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Honda Global Motorcycle Sales Hold Steady as North America Sales Plummet

Honda has released sales information comparing 2009 calendar year sales with 2008 for motorcycles. Global sales are virtually unchanged, but there are vast regional differences.

Honda saw a significant surge in sales in “Asia and Oceania”, while sales in North America (which includes Mexico) and Europe dropped dramatically.

Of primary interest to our readers are sales in North America, and here Honda had a rough year in 2009. Motorcycle unit sales fell in the North America market from 391,000 in 2008 to 204,000 in 2009. The market in North America (and Europe for that matter) is quite a bit different than the market in much of Asia, where small, inexpensive transportation devices replace Americans’ taste for expensive, fast motorcycles often used for entertainment purposes. Nevertheless, Honda, and many other manufacturers, rely on sales of smaller, less expensive motorcycles to form the bulk of their financial results.

It is interesting to note that while some manufacturers have held steady, or even improved sales in the United States (Triumph comes to mind, and BMW had a much smaller percentage reduction than many other manufacturers), some of the Japanese manufacturers have seen huge losses in unit sales, and, presumably, market share here in the United States during the past year. 2010 looks to be even more interesting as we observe whether Honda, and other industry giants, can recover to pre-recession levels, or at least head in the right direction.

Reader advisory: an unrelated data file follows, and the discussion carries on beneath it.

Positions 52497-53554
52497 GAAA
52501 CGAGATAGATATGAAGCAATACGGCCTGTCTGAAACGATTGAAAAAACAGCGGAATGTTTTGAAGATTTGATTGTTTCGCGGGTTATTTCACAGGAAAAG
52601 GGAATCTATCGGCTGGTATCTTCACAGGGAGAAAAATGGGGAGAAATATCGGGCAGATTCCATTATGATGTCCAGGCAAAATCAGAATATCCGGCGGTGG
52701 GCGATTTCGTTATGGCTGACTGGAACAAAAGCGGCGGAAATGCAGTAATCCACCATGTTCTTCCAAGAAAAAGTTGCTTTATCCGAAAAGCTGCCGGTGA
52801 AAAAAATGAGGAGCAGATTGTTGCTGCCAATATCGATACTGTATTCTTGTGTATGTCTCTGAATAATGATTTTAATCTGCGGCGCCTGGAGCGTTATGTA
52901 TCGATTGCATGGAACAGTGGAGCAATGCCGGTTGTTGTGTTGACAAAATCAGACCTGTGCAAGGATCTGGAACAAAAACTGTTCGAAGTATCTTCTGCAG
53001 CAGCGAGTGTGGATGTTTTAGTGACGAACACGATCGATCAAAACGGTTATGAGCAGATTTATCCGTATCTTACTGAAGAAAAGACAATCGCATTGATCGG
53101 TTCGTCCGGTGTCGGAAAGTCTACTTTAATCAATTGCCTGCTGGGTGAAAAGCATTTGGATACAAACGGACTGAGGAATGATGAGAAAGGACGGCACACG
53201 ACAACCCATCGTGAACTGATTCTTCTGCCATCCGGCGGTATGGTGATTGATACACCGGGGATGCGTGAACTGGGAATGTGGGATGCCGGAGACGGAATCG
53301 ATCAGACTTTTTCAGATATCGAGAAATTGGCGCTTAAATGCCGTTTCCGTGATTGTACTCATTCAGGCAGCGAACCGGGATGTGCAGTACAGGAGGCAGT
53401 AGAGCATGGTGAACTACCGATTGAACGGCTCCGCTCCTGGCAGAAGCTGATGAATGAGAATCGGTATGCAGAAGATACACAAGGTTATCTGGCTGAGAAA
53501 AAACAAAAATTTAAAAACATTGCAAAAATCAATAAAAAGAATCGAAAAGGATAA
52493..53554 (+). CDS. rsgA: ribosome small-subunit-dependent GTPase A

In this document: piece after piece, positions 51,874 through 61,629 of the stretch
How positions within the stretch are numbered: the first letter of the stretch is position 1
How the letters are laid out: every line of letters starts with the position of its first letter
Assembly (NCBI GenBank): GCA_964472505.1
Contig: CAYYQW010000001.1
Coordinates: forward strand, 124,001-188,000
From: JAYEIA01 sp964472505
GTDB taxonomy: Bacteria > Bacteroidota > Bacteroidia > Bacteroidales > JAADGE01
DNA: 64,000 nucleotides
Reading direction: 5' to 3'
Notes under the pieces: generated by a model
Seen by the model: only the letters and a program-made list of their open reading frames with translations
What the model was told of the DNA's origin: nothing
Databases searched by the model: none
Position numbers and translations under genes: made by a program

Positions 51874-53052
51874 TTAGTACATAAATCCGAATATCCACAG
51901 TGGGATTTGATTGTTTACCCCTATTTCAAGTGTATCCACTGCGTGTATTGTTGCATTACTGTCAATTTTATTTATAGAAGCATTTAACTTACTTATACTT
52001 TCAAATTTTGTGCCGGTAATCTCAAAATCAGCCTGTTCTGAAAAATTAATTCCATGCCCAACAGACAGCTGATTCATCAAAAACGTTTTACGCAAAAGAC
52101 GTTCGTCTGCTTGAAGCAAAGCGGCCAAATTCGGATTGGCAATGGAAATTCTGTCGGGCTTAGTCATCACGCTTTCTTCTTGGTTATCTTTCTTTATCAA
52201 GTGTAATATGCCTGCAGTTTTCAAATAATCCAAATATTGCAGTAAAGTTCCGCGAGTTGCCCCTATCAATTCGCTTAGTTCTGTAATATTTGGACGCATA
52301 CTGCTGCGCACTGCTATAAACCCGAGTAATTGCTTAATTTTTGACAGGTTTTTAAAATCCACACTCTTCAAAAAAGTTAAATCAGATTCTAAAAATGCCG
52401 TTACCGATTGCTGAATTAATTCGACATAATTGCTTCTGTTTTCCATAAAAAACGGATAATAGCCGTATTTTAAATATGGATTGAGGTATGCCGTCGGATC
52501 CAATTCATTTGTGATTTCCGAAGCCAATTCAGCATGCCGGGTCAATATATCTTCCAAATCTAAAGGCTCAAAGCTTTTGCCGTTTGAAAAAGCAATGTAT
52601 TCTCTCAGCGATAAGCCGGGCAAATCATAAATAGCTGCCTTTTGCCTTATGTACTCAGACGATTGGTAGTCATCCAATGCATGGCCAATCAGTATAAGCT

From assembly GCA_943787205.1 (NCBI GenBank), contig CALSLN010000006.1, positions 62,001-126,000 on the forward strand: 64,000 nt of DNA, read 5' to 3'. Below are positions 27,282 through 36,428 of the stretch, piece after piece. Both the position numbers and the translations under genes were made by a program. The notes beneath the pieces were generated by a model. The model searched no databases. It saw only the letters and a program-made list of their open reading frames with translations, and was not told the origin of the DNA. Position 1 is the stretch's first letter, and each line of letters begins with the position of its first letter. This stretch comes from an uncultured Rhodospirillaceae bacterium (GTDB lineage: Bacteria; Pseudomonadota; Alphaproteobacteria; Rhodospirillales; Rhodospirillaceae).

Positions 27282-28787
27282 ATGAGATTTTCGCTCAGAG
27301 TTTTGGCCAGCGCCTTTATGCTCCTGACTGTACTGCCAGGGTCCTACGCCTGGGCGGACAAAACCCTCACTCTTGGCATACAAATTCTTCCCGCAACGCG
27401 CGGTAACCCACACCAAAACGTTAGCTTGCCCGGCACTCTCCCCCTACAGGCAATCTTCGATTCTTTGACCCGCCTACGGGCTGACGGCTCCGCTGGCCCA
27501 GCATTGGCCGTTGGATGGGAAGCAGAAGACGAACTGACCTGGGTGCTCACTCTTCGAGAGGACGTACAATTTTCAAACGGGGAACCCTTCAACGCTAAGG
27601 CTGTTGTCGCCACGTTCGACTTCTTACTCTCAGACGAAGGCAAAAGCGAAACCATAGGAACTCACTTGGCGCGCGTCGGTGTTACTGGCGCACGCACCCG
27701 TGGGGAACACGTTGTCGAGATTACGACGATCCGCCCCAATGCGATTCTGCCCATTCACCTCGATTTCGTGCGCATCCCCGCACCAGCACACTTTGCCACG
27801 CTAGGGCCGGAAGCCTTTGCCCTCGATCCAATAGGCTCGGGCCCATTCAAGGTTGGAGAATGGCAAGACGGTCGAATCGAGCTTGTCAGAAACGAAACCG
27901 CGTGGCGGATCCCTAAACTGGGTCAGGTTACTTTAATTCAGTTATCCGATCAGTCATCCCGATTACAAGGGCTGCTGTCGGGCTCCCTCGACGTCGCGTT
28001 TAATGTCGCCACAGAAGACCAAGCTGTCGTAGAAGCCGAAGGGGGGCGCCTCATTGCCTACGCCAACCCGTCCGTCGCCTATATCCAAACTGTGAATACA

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MD Readers Respond:

  • Honda’s North America sales will continue to plummet as long as they continue to offer great bikes to the rest of the world and bore us with a bland, unchanging lineup.   Dave
  • I suspect that people who might buy a Honda have been hit harder by the recession than people who would buy a BMW or Triumph. And that probably explains the disproportionate loss of sales at Honda. That said, Honda could stand to improve their product. I put 41,000 miles on a 1998 Shadow ACE Tourer and sold it after I got tired of making repairs. The final straw came when the alternator burned out and stranded me 800 miles away from home in Memphis. Whenever I tell this story people say that maybe I just don’t know how to ride a motorcycle; after all, everyone raves about Honda quality. So I bought an ’04 BMW R1150RSA which I have put 46,000 miles on. Unlike the Honda, my BMW still has the original clutch, original alternator, etc. The Beemer has never failed to get me home. I’m not surprised to see that BMW has experienced a smaller loss of sales than Honda.   Robert
  • Maybe Honda sales plummeted in North America because they insist on believing we have a “taste for expensive, fast motorcycles”. I would love to be able to buy a decent 350cc bike again.   John
  • I find it ironic that BMW and Triumph are making bikes which are more comparable to the Japanese brands, AND their sales/market share are increasing….. While on the other hand, it’s clear that Honda is positioning itself to make their new bikes more like the top of the line BMW’s. Why would anyone compete against a niche’ market who’s buyer’s are getting older everyday?

    Case in point – just look at the new BMW SR1000R vs. the revised Interceptor 1200.

    Who do you think will wind up selling more bikes out of those two???

    Also, look @ the Yamaha FJR1300 with auto clutch – you still can buy them brand new off of the showroom floor? I find the idea that Honda would spend all of that money for R&D, focus groups and re-tooling for a automatic Interceptor, is typical of a corporation whose management has lost touch with reality. I mean, all they really need to do was to drop a de-tuned v5 in the current platform & everyone would have loved it!!